The Enforcement Directorate on Friday attached three hotels belonging to Rakesh Wadhan the promoter of real-estate firm Housing Development and Infrastructure Limited and some other people in Delhi, in connection with its investigation into the Punjab and Maharashtra Cooperative Bank fraud. The value of the properties is Rs 100 crore.

“The ED [Enforcement Directorate] attaches three hotels, namely FAB HOTELS, situated at Kailash Colony, East of Kailash and Kalkaji in New Delhi totaling to ₹100 crores owned by Rakesh Wadhawan and others under PMLA [the Prevention of Money Laundering Act] in PMC [Punjab and Maharashtra Cooperative bank],” the investigation agency tweeted.

The agency added that the hotels are owned by Wadhawan, Deewan Realtors and two other firms named Libra Realtors and Libra Hotels, according to PTI.

The Enforcement Directorate said it had found that the firms had obtained Rs 247 crore from the bank fraudulently. “These loans are part of the Rs 6,117 crores owed by HDIL group of companies to the PMC Bank,” the agency said.

The investigation agency is looking into allegations that the bank did not report all non-performing assets, or bad loans, after providing funds to a number of companies. The scam, which is said to be worth Rs 4,355 crore, had caused a huge liquidity crisis in 2019.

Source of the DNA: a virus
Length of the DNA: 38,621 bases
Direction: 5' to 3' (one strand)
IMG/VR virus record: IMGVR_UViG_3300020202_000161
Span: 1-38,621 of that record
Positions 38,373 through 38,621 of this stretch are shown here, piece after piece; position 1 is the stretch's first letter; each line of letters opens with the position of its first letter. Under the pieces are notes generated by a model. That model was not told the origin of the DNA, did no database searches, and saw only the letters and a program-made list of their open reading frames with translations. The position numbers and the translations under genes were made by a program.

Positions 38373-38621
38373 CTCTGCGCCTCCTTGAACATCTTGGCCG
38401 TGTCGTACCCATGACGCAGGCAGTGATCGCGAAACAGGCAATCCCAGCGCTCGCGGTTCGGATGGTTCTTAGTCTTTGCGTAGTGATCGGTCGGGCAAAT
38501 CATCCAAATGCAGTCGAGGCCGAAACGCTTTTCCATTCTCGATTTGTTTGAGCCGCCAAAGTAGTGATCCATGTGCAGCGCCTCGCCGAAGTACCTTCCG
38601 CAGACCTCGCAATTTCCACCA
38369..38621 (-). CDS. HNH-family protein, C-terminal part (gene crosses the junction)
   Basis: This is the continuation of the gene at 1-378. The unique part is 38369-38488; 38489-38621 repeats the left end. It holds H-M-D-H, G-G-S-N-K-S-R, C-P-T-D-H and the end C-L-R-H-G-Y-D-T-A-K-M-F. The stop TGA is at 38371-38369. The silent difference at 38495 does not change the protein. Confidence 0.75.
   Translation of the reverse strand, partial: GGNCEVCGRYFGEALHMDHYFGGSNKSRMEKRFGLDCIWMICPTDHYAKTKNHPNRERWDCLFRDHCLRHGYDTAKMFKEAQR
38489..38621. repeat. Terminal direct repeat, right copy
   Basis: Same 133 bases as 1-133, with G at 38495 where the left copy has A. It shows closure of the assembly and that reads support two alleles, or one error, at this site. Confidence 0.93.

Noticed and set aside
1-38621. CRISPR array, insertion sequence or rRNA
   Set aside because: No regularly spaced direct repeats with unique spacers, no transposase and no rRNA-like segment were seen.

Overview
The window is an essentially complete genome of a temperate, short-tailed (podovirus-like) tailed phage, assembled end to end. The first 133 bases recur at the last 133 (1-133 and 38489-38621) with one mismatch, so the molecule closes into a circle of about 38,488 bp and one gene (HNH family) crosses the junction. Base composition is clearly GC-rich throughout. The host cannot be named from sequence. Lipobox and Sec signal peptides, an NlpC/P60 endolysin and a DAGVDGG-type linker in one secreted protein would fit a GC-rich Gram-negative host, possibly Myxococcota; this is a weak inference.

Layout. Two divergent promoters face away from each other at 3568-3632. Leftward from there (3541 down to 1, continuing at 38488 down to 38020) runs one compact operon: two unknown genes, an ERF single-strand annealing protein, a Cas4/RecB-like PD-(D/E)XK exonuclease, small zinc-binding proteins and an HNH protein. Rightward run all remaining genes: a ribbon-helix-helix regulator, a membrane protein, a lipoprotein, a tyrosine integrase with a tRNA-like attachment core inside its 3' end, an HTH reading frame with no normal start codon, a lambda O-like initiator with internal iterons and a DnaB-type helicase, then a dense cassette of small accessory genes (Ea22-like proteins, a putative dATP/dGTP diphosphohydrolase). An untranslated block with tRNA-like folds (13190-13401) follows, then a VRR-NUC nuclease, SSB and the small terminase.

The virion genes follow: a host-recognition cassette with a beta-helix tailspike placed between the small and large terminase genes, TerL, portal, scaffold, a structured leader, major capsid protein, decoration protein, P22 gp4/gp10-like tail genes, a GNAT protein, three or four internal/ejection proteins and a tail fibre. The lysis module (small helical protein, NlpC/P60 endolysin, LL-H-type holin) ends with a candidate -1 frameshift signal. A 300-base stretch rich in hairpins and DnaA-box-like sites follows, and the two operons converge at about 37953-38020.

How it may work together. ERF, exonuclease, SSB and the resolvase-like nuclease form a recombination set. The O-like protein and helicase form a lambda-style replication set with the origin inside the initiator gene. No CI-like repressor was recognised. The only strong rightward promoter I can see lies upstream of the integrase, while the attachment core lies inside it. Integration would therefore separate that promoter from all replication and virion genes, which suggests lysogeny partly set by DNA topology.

In September, the Reserve Bank of India had imposed curbs on the bank, saying that its depositors would not be allowed to withdraw more than Rs 1,000 from the bank for six months. The withdrawal limit was raised to Rs 25,000, and then to Rs 40,000 in October. On November 5, the RBI again increased the withdrawal limit to Rs 50,000.

The Enforcement Directorate had filed a case in October against Rakesh Wadhawan, his son Sarang Wadhawan, the bank’s former Chairperson Waryam Singh and ex-Managing Director Joy Thomas. The agency has so far attached properties worth around Rs 360 crore belonging to the Wadhwans, according to Hindustan Times.

The Wadhwans had allegedly created more than 21,000 fictitious accounts to hide loans from the crisis-hit lender, and failed to pay back the money.

In January, the Supreme Court had stayed a Bombay High Court order that allowed the Wadhwans to be placed under house arrest. The top court had said they must continue to be lodged at the Arthur Road jail in Mumbai.